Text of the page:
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The Importance of Written Agreements in Oppression Remedy Cases

The Importance of Written Agreements in Oppression Remedy Cases

February 19, 2023

By Jonathon Clark

We have written a number of articles on the oppression remedy so you may be thinking that there must be nothing left to say.


Except, we have yet to write about a case emphasizing the importance of written agreements in resolving the fallout of an oppression claim.


That point is nicely captured in the first paragraph of Basegmez et al. v. Akman et al.

This case demonstrates the need for written documentation to memorialize business arrangements even between the best of friends. The failure to do so here has led to misunderstandings, the collapse of a potentially lucrative development opportunity, and the destruction of decades-long friendships.

The issue in this case was not whether or not oppression had taken place, or even what remedy was appropriate. The land owned by the corporation had already been sold following a finding of oppression against the Akman parties. The issue that remained was the distribution of the proceeds of sale.

The Akman respondents claimed an entitlement to development fees, hotel management fees, and the reimbursement of expenses on top of their shareholder loans.

The Superior Court judge hearing the case had no sympathy for Akman. It did not award any of these amounts. He found instead that there was no agreement to pay the development or hotel management fees as they were not approved by independent directors or shareholders as required by section 132 of the Ontario Business Corporations Act (“OBCA”).

This is the key finding that you need to be aware of. As the judge puts it:

[62]           The challenge here for Akman is that, although he was, in his own mind, supposed to receive management and development fees, he did not reduce any of that to writing, let alone receive the approval of his fellow shareholders.  Development agreements are complex agreements. They set out, among other things, the duties and responsibilities of the developer, what the fee is, what it is based on, how the base of its calculation is to be determined and what development standard the developer is to meet.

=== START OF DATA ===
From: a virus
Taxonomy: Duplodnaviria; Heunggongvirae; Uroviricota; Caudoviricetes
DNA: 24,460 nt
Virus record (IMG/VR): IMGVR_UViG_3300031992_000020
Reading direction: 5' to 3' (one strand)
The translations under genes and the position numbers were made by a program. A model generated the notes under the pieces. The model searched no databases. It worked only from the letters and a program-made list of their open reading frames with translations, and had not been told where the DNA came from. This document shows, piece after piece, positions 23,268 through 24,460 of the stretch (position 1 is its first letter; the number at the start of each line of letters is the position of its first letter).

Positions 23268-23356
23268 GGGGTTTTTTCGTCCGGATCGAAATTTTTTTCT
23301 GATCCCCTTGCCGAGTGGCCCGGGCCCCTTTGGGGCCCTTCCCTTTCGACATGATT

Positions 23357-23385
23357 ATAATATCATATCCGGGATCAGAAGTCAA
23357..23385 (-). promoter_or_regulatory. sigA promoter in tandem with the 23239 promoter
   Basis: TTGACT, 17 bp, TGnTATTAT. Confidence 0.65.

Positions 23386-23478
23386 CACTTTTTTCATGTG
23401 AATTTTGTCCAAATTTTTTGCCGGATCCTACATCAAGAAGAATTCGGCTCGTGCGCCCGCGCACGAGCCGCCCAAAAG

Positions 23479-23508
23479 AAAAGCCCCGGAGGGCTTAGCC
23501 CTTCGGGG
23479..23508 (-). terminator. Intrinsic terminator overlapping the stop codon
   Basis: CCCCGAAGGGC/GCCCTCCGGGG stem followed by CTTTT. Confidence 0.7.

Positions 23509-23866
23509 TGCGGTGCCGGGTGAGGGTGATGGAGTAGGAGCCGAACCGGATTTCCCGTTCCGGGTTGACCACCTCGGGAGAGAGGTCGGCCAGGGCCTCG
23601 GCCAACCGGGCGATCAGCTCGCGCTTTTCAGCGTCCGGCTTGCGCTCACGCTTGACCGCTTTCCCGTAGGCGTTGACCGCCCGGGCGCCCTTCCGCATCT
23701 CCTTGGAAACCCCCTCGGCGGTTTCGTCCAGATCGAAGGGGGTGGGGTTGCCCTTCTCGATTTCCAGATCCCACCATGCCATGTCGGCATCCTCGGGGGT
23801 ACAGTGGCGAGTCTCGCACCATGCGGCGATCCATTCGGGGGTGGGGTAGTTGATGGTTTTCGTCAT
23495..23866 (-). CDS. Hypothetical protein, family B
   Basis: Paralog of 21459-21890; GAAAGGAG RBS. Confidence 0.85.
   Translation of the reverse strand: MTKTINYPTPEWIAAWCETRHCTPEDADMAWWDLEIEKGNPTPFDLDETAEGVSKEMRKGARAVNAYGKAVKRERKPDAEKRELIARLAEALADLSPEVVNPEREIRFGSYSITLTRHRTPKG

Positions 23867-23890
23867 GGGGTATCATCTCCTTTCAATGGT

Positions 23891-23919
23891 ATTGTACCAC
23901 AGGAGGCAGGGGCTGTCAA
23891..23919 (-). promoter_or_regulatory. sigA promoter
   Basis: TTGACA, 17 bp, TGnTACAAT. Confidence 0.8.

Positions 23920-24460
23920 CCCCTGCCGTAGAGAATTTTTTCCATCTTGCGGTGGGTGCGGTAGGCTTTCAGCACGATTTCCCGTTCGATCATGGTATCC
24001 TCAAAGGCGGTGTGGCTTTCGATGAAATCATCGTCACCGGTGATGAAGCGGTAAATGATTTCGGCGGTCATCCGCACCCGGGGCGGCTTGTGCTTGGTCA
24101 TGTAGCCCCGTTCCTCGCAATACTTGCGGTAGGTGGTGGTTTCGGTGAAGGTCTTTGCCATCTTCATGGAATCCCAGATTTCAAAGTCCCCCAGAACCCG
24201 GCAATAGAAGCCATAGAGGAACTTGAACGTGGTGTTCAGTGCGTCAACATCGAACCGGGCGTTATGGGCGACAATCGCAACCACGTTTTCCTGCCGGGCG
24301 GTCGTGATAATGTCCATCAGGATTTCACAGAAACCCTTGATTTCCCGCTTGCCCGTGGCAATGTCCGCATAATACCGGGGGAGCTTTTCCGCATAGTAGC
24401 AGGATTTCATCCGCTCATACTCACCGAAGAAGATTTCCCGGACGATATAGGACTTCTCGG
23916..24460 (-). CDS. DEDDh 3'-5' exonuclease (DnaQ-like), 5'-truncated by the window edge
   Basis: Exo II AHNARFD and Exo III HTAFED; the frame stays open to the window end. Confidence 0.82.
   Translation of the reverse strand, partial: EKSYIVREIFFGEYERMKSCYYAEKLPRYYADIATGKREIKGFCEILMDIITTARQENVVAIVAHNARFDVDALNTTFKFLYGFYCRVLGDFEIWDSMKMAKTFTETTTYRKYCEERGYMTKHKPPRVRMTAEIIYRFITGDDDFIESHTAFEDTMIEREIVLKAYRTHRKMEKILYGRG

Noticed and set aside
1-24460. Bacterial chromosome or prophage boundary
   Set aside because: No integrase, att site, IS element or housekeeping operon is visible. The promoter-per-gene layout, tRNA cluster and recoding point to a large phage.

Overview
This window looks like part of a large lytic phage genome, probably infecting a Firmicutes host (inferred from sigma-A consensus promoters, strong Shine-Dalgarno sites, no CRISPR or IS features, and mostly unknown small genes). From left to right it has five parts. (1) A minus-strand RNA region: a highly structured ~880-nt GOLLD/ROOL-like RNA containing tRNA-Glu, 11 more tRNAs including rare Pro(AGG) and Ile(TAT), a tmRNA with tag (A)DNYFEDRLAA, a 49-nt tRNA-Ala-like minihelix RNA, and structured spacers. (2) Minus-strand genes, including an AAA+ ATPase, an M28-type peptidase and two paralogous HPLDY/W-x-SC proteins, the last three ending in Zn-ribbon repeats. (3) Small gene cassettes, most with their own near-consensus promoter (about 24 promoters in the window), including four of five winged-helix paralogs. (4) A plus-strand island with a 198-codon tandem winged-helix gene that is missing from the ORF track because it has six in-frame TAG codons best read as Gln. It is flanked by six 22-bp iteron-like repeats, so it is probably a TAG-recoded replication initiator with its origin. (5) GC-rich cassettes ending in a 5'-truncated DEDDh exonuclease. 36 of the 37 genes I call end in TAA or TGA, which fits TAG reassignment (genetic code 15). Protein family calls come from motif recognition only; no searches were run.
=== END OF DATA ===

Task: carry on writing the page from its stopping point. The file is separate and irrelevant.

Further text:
[63]           Quite apart from the requirements of the OBCA, it is essential to reduce any such agreement to writing because the absence of a written agreement is a recipe for a self-interested party to engineer any fee and profitability level he wanted based on criteria he may chose to select after the fact.

(Emphasis added)

We have also written before about the importance of getting contracts in writing and this is another illustration of the risk of not doing so. Akman might well have succeeded in his claims if he had a written contract. Maybe his co-venturers would have refused to sign the contract, but there is always the possibility that in happier days they would have come to some sort of agreement that benefited Akman.

Akman’s failure to pursue such an agreement was fatal to his efforts to capture the moral high ground which is so essential in this sort of case.

To recover the fees in the absence of written contract, Akman would have to establish:

  • that there was an enforceable agreement even though the amount of the fees was not established; or
  • that equity required that Akman be paid because it would be unjust for the co-venturers to have the benefit of Akman’s services without payment.